His acting career picked up significantly after he married married Lucille Le Sueur, the young starlet who was to become Joan Crawford. The young couple became the toast of the town on both coasts and better roles and greater success followed for both young actors.

For Fairbanks' part, his portrayal of villains in Little Caesar (1931) and The Prisoner of Zenda (1937), as well as broader characterizations in slapstick comedies or adventure yarns provided him ever increasing work--and favorable impressions of his versatility. The thirties were especially fruitful for Douglas who made a point of never attempting to imitate his father.

As it turned out Joan Crawford was somewhat more interested in her career than in her marriage. The couple divorced in 1933. Six years later, on April 22, 1939, Fairbanks married Mary Lee Hartford (née Mary Lee Epling), a former wife of George Huntington Hartford, the Atlantic & Pacific Tea Company (A&P) heir. Married until her death in 1988, the couple had three daughters: Daphne, Victoria, and Melissa. Fairbanks was married one last time on May 30, 1991, to Vera Lee Shelton, a merchandiser for the early QVC Network. They remained married until Fairbanks' death in 2000.

It's quite difficult to pick which facets of Douglas Fairbanks' multivaried careers to concentrate on. There's no question that he excelled at virtually any activity he set his mind or body to. From Polo to sculpture, from Acting to Naval Military Tactics, from building a popcorn empire to building a Film and Television empire, Douglas Fairbanks, Jr. seemed to have long since shaken any lingering shadows of his famous father by the time he'd completed his military service.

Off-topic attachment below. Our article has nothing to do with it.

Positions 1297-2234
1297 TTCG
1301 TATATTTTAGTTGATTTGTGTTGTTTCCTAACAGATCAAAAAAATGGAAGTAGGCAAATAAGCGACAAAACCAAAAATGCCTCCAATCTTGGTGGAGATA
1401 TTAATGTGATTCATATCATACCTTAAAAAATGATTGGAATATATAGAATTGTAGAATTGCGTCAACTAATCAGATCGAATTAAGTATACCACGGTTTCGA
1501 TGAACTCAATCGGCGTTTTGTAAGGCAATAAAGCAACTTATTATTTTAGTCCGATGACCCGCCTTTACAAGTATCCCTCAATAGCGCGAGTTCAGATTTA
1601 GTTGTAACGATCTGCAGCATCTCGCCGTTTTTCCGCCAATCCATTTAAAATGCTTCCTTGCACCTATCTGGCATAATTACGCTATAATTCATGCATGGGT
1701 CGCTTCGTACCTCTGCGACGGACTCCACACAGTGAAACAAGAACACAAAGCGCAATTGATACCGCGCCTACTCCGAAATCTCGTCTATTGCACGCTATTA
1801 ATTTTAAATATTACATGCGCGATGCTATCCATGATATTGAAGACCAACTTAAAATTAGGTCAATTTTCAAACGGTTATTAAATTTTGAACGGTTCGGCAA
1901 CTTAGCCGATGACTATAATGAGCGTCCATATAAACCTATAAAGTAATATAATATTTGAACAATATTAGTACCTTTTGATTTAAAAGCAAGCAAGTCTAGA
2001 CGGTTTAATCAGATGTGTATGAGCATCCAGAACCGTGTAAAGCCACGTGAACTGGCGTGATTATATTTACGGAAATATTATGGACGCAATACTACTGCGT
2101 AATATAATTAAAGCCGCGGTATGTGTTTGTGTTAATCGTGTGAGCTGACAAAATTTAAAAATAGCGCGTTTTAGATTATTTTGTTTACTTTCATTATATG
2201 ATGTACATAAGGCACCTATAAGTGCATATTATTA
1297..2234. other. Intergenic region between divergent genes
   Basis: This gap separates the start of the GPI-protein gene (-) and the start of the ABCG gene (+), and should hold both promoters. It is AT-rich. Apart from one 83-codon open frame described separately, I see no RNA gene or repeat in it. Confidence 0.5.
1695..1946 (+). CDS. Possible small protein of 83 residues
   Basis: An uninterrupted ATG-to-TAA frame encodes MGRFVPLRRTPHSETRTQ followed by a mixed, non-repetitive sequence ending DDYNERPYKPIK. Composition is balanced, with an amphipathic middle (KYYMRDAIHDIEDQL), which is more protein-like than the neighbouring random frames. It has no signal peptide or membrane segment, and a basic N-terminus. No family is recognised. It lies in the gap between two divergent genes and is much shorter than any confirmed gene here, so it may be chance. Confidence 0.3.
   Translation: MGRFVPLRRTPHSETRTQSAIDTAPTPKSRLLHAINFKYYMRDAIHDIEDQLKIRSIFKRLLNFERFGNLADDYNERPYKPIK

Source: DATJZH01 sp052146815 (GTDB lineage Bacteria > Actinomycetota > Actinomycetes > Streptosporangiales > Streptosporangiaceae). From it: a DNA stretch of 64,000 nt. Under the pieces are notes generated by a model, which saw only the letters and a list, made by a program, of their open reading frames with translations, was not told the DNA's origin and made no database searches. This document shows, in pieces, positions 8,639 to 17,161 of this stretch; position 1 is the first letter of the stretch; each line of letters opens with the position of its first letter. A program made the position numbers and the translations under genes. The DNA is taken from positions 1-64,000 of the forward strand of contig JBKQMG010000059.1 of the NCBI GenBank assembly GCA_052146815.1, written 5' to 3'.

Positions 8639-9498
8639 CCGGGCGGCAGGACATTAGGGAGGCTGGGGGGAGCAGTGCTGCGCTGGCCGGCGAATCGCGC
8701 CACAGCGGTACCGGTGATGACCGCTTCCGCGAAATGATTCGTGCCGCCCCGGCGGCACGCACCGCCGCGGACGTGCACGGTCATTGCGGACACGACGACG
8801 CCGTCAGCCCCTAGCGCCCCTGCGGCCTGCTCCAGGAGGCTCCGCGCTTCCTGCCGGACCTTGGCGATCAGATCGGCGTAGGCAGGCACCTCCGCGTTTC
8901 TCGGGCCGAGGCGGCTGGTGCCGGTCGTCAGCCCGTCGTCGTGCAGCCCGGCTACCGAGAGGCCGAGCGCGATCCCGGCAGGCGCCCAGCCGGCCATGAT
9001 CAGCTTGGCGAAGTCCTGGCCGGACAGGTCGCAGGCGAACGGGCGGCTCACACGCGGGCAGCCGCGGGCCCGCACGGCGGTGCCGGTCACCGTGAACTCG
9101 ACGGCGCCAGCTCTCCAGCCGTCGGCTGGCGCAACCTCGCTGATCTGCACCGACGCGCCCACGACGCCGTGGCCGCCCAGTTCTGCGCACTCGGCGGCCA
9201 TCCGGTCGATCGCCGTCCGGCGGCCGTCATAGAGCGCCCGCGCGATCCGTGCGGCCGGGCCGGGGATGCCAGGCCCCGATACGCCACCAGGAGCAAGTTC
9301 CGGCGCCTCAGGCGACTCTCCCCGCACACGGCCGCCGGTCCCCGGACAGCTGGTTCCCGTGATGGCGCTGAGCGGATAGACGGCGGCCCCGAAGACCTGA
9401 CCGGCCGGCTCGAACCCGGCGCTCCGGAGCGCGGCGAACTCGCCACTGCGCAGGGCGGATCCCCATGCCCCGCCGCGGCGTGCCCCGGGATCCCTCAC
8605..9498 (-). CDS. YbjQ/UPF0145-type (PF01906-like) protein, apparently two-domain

Indeed from that point forward it seems that no self-respecting journalist ever again had the temerity to invite comparisons between the two great Fairbanks'. They'd each made their mark their own way, and distinquished themselves in equally unique ways.

Douglas Fairbanks, Jr. brought a wonderful humanity to the roles he popularized in Film over a sixty-year career of some 100 Film roles and another 50 to 70 dramatic Television roles of a thirty-five year Television career. Add to that a 16-year career in the diplomatic corps and The Navy, some seventy years as a fine artist, and a fifty-year career as a highly successful businessman--in both conventional commerce and the Performing Arts, and you have the makings of a modern legend in his own right.

In Radio alone, Douglas Fairbanks, Jr., acquired an audience his famous father had never had. Doug Fairbanks, Jr., appeared no less than 400 times in some seventy different Radio programs over an almost twenty-year career in Radio. More often than not, Fairbanks appeared on Radio in roles he'd already made famous in Film, but he was equally active in appearances as both himself, as a popular cultural and patriotic figure, as well as in his own production--The Silent Men (1951-1952). Always the gentleman, his appearances on the radio were as equally anticipated as his appearances in Film or early Television.

In all fairness to Douglas Fairbanks, Jr., it's clear that he never intended to overshadow his own famous father. But Fairbanks, the Junior, simply couldn't help the paths his own life had taken. Fame, competence in virtually any field, respect--even adoration--came to Douglas Fairbanks, Jr. almost effortlessly.

Fairbanks, the Junior, acquired his own fame and legend on his own terms--indeed, even actively downplaying his own role in World War II for decades after he'd made such a personal impact on the outcome.